Mira mira mira – it’s all going to be better than okay. I know this. This needed to happen. I needed to shed the skin of a life that ultimately did me no favors but that was with me for many, many years. I did not, however, need to loofah said skin off quite so hard. But I did. And so I need to ride this out and fade away and strengthen all the wonderful things in my life and inure myself to the pettiness that comes from spending time in the presence of small-minded people who mistake my me-ness for something it’s not, and who care more about what others may or may not be doing than they do their own motives for being themselves. To me this all reads clearly; to you it probably doesn’t. It’s also 4:10 AM and the couple of hours of sleep I’ve just gotten aren’t quite enough.

This is what happens when I go through a phase that I think is bliss and that leads me to believe all bad is behind me. Actually, I never believed that. I just didn’t expect this.

However. I’ve just spent four (five, according to Hertz) days in the mountains with people I love who love me back. I laughed and played and walked and swam and breathed. I saw wild turkeys (blah blah blah booze joke blah) and deer and chipmunks and that elusive, elusive forest. I (we) weathered storms. This is what matters. This is the world. That nondescript neighborhood bar owned by acquaintances where schadenfreude reigns is the stuff one skims from the surface and throws away.

I got cornered and showed my feral cat side and I “lost”. And in so doing, I know, I’ve gained more wisdom and strength than I currently know what to do with. I will breathe; I just have to let the good of it all catch up to me, settle in, and take over the darkness. It will.

It’s only love, and that is all

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Alors. Right this moment I am feeling blissfully back on track following a week of derailment. I don’t often get sick (knock on wood, bad rice, etcetera) and I spent five days in bed with a fever and no appetite. Doctor ordered a CAT scan, all is fine, I’m better, but oy vey that was a rough one. And one that separated the wheat from the chaff, as traumas great and small always do. Thanks, you, for dog walks and beverages and making me eat and hanging out watching Le Mans whilst I wept on my fainting couch and all good things. And I can handle the bad things. I’ve told you this repeatedly and now I’m putting it in writing for my legions of readers (hello, you three) to note. So here it is, my pledge, I will weather the storms with you as you have and will with me and you’re stuck with me as your friend, manager, editrix, and Jewish grandmother. Put some sunscreen under that bike helmet.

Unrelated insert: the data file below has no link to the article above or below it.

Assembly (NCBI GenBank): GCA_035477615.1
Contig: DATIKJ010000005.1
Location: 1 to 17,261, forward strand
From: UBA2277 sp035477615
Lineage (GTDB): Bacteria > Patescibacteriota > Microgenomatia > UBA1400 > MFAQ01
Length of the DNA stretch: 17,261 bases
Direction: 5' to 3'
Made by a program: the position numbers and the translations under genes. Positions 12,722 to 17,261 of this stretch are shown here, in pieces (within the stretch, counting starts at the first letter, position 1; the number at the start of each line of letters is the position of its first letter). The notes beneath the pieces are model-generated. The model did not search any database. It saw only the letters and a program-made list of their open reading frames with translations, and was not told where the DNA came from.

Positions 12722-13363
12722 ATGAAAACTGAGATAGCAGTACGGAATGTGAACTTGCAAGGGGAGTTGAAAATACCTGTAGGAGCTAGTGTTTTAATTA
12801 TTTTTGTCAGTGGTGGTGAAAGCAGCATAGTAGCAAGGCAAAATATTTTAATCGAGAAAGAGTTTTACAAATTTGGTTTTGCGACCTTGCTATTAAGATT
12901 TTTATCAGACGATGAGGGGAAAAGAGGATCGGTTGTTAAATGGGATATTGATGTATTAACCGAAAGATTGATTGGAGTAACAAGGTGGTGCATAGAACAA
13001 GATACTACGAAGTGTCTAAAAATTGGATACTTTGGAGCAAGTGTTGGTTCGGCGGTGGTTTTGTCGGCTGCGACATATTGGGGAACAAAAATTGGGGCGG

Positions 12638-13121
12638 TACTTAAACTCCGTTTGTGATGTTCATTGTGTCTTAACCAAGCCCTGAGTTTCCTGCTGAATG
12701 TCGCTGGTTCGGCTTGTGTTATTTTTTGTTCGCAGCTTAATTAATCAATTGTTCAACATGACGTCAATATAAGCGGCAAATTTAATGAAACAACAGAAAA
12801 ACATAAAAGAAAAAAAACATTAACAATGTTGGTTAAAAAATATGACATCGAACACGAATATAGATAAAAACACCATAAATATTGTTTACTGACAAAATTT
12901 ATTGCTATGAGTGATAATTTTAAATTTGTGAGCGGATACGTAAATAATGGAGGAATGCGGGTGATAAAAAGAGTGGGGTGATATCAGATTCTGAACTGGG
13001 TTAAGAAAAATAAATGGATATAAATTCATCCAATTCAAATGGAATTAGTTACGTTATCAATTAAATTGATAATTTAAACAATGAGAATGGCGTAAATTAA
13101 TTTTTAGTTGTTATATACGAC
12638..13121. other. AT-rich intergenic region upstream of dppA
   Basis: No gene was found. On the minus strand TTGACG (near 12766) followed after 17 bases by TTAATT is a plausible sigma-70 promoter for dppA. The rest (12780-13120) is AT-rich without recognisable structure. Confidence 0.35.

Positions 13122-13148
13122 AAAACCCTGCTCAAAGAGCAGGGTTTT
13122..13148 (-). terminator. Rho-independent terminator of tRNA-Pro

Back in the music and art zone, which is where I need to be, always. Galleries Thursday eve, music last night, accompanied friend on photo shoots of the Empire State Building and the nether regions of Staten Island (beautiful [free] ferry rides there and back), and inadvertently bore witness to what could easily have been a reality show about horrid, coked up frat fellows and the wedge-heeled girls who love them on Friday night. From a safe distance. Keep your friends close and your amateur-hour-look-ma-no-hands-coke-binge-Skoal-packing dew schbags far, far away.

Happy Gay Pride to those who celebrate, embrace, and understand. If you don’t, please feel free to never read another word I write.

It’s a new dawn.

Hello there, my old friend

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Another one for you, dear L, on this most auspicious anniversary. Seven years ago you finally had enough of things as they were, of repeating mistakes, waking with regrets, issuing apologies, I imagine, for things you didn’t fully remember. How easy it is to continue in vain, to decide through indecision to fix it all later. But you are strong enough and smart enough to realize that later doesn’t always come, and that, even if it does, time better spent is what makes it worthwhile. You made a choice that is far from easy to execute, and one that so many of the people in our world avoid and rationalize until the choice is no longer theirs to make. Seven years ago you started over again,  and while I wasn’t there in the intervening years, I imagine it was, at times, grueling. I imagine it took everything you had and many things you didn’t know you had to adhere to your new way of life. The last time I saw you before this new beginning we’ve recently realized, we were all on the same spectrum, and so it must have been so, so easy to justify staying there; as I’ve written before, there’s comfort in the familiar, no matter how dark and destructive familiar might be.

But you stuck to it. My friend Roger says that he won’t know he’s succeeded in this same mission until his last day on earth. You, my dear, are inspiring, so inspiring to me. I am so appreciative that we’ve reconnected at this time in our lives, older and wiser and stronger and smarter and ready to take on the world. 

Thank you for being the amazing woman that you are, and for accepting me just as I am. 

Here’s to the rest of our beautiful lives. I’m so grateful to be part of yours. 

Love, L